Faces, names and memories

The 75th anniversary of the school where I work has been celebrated this year.  Reason enough for a whole series of events and activities to mark the occasion.  Without doubt though, this weekend was the big one.  An afternoon and evening filling reunion that in the end was attended by close to two thousand ex-pupils and staff as well as many of those currently teaching.

I’ve taught at the school for over twenty years and so have been looking forward to the event.  I’ve done my part in the preparation work designing posters, display boards documenting the history of the school and coordinating the production of a celebratory artwork. 

But I must admit to not being quite sure how I would experience such a mass event of ex-pupils ranging in age from their early twenties, up to a much more select group over the age of seventy.

After my twenty plus years of teaching at the school, I was trying this week, to puzzle out just how many different children I have taught over the years. I’m not completely sure, but I think the total probably lies somewhere between 2500 and 3000.  Obviously, they weren’t all going to show up, but a reasonably number could be expected.  How would that be?  How many would I recognize and how many names would I be able to drag up from the area of memory where pupils’ names seem to pile up in what feels like an incredibly unsorted fashion?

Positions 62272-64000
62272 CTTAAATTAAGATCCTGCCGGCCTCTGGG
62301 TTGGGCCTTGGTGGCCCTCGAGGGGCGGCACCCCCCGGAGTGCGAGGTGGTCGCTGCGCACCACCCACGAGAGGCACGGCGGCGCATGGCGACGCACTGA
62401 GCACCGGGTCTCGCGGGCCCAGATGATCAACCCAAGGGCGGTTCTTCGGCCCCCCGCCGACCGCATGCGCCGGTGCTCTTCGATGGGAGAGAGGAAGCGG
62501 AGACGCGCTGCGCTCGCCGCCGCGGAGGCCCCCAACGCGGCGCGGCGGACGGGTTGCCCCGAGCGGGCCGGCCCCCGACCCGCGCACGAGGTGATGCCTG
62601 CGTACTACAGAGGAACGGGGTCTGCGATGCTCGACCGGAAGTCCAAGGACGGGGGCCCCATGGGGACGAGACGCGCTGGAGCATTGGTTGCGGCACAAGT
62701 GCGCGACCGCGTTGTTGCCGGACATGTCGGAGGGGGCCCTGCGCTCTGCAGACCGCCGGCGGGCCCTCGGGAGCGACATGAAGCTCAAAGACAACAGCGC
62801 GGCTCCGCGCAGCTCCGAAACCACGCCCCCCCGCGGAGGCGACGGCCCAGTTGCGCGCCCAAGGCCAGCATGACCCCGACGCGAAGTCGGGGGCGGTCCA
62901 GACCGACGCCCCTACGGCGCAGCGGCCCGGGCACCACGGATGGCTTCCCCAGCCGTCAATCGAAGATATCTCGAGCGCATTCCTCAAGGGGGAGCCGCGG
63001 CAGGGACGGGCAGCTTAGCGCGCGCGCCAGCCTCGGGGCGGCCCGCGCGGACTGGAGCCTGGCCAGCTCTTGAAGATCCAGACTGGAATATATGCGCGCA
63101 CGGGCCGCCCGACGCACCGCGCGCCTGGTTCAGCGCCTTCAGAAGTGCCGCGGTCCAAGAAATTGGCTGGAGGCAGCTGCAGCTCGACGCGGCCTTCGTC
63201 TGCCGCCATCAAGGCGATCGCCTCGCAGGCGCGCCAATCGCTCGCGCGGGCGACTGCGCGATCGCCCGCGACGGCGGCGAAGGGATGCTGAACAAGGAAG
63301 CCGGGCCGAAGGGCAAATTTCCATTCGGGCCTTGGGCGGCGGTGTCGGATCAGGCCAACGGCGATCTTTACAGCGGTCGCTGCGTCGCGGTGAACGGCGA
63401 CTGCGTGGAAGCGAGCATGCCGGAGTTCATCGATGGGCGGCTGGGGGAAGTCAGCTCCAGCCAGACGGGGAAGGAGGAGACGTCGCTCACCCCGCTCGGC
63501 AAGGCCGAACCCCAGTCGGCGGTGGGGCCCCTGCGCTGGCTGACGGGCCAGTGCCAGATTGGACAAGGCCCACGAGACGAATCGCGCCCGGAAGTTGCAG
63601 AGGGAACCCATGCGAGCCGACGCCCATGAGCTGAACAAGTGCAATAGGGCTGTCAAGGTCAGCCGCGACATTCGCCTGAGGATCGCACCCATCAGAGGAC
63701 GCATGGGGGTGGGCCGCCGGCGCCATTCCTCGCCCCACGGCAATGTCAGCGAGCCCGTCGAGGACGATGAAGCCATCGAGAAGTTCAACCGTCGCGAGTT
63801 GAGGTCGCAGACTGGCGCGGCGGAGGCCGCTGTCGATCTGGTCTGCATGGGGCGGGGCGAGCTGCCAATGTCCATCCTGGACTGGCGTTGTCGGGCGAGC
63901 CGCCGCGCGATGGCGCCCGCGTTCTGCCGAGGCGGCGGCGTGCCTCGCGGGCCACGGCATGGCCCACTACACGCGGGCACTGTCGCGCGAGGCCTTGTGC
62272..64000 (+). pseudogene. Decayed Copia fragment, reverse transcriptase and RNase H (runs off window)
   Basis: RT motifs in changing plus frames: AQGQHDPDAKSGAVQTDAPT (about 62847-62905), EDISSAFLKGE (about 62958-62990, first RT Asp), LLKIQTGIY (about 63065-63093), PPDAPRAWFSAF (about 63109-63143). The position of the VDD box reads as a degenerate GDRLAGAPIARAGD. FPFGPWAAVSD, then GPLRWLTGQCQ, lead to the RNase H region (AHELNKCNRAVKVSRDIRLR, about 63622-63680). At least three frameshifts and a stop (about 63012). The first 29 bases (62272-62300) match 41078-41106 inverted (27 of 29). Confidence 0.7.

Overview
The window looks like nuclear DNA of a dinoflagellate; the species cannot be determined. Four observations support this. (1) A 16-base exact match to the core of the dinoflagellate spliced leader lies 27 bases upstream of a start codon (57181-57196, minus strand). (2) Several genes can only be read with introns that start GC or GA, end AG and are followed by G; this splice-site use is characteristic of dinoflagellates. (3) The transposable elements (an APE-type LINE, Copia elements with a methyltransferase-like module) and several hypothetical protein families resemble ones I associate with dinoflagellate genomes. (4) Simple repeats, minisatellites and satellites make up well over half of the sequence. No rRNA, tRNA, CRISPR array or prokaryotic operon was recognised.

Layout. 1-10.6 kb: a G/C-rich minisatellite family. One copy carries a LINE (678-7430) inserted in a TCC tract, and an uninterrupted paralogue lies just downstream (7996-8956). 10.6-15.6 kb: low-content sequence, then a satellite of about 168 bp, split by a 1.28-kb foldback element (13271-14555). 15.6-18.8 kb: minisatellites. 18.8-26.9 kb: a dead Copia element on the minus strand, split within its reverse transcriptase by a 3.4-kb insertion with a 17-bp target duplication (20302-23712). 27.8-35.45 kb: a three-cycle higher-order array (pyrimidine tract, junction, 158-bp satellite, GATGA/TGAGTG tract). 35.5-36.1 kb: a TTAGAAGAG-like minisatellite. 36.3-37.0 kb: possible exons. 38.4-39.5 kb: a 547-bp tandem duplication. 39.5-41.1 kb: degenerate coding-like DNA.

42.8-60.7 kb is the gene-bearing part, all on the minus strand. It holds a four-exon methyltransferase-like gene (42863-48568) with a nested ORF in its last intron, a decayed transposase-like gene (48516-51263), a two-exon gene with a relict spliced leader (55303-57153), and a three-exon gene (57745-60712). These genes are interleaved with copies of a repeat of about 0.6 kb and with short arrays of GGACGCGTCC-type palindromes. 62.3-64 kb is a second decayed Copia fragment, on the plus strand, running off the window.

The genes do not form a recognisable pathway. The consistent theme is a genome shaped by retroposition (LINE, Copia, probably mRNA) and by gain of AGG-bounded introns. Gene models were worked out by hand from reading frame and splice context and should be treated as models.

Looking back on the evening I don’t think that I did too badly. I got some names and failed with others!  I recognized so many of the pupils I’ve taught even with well over a decade having passed in many cases.

Was it a good experience?  Yes absolutely, although at times quite overwhelming.  It did me good to be talking with ex-pupils and hear them recount a small detail of something you said during a lesson back in 2010 that they still remember and has caused them to ponder and think about it on numerous occasions since.  That is what you are in education for, those seeds you can sow and experiences you can give!  One thought I often share with pupils is that teaching art and culture at secondary school level is about giving a little baggage that they will be able to make use of for a lifetime.  One ex-pupil at the reunion said he remembered me saying it and admitted to being a little sceptical as a fifteen-year-old at the time.  But his summer on a visit to Rome and walking through a museum there, he returned in his mind to the lessons.  He found he had a little perspective, a little knowledge that allowed him to find his way into a particular artwork.

Another reminisced about the group artwork we made based of Goya’s third of May painting, another recounted a project that focussed on the Dutch coast.  These are the nuggets of knowledge, experience and enjoyment that get carried away.  The art lessons are in so many educational contexts the ‘odd-ball’ lessons.  They’re different of virtually all the other subjects on the pupils’ timetables.  But that ‘otherness’ is the very reason why they should be there and be taken seriously in every school context.  They offer pupils a different way to work, to think and to experience the world.

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